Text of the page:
According to the US Department of Labor, in Maryland, over 40 organizations[iii] have "14(c) certifications" that enable them to pay sub-minimum wage. Actual wages under 14(c) certificates in Maryland are as low as 6 cents an hour[iv]. Yes, there is no "bottom" to sub-minimum wage. At 6 cents an hour, you'd have to work 167 hours (or 2 months at 20h/week) to make ten bucks to see a movie.

Sub-minimum wage practices[v] have historic origins going back as far as the National Industrial Recovery Act (NIRA) of 1933-1935[vi]. The Fair Labor Standards Act of 1938[vii] updated the practice.  In 1966 FSLA amendments established a statutory floor of 50% min wage except in sheltered workshops. In 1986 the "floor" was removed from statute to support "therapeutic employment" or "charitable" employment. As these programs expanded, they later became identified as "training grounds" for integrated and competitive employment. However, the same GAO report shows that less than 5% of the workers with disabilities in sub-minimum wage workgroups will transition into competitive integrated work.  The model actually costs more overall and produces less integration, less independence, and less skills development for the workers who are in these programs[viii]. Today, there are training programs with proven outcomes such as Project Search.

To be fair, the organizations who employ sub-minimum practices are doing so legally[ix] (although the Department of Justice is now evaluating its application.[x]) The lowest paid worker in Maryland makes only 6 cents an hour. Is that a wage? We need to take a holistic life approach including employment, life-long skills development, and community engagement. We need legislative intervention to move historic practices forward to current best practices.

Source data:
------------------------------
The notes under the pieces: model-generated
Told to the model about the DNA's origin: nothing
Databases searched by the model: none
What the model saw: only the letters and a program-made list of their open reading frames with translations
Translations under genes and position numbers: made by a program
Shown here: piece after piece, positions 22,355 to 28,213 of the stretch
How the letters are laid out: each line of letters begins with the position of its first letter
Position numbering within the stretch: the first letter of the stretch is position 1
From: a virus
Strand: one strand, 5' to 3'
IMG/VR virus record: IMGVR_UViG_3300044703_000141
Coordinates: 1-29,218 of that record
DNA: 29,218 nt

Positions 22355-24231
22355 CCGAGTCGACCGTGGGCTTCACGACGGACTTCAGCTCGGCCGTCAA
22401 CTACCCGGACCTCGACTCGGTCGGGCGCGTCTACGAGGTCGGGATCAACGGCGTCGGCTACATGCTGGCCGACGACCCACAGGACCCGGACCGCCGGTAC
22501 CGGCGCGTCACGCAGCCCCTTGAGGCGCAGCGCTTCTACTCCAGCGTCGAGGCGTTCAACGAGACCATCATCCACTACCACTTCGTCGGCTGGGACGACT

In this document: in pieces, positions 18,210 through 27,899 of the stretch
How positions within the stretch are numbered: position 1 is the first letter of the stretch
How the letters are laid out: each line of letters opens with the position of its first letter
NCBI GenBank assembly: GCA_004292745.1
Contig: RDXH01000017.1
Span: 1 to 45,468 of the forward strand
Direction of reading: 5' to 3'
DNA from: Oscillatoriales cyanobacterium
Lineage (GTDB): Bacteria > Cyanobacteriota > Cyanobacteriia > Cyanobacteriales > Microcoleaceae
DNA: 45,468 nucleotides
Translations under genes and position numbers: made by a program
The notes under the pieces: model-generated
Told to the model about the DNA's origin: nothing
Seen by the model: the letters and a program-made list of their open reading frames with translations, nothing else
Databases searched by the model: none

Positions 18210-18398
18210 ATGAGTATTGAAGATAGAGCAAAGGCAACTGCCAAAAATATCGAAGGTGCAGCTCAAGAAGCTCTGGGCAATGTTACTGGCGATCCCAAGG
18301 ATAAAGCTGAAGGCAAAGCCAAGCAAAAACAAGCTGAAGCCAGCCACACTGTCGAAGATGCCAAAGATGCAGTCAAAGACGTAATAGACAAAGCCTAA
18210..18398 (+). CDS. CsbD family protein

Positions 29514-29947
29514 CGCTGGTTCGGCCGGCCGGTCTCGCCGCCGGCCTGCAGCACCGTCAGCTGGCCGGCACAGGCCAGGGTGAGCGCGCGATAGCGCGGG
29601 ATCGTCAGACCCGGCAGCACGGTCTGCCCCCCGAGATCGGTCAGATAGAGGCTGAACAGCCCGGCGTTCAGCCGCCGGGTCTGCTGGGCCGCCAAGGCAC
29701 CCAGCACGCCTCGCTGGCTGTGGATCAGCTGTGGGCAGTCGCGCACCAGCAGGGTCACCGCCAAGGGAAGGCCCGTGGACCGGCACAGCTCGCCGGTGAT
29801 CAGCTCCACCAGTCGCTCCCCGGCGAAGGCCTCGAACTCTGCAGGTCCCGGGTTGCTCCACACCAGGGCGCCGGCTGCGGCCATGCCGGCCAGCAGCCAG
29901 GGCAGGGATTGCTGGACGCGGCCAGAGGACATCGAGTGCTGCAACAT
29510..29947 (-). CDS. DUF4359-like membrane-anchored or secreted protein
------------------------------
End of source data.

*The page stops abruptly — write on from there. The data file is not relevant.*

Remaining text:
The State should establish a workgroup to create a State Plan for a carefully constructed phase-out plan to end sub-minimum wage by 2017. The State should:

Empower a taskforce to create a phase out plan. The taskforce should be connected with the existing employment workgroups such as the Maryland Employment Consortium with Technical Assistance provided by the Institute for Community Inclusion (ICI), University of Massachusetts, Boston[xi] and the Employment First[xii] Workgroup (led by DD Council and DOD[xiii], respectively).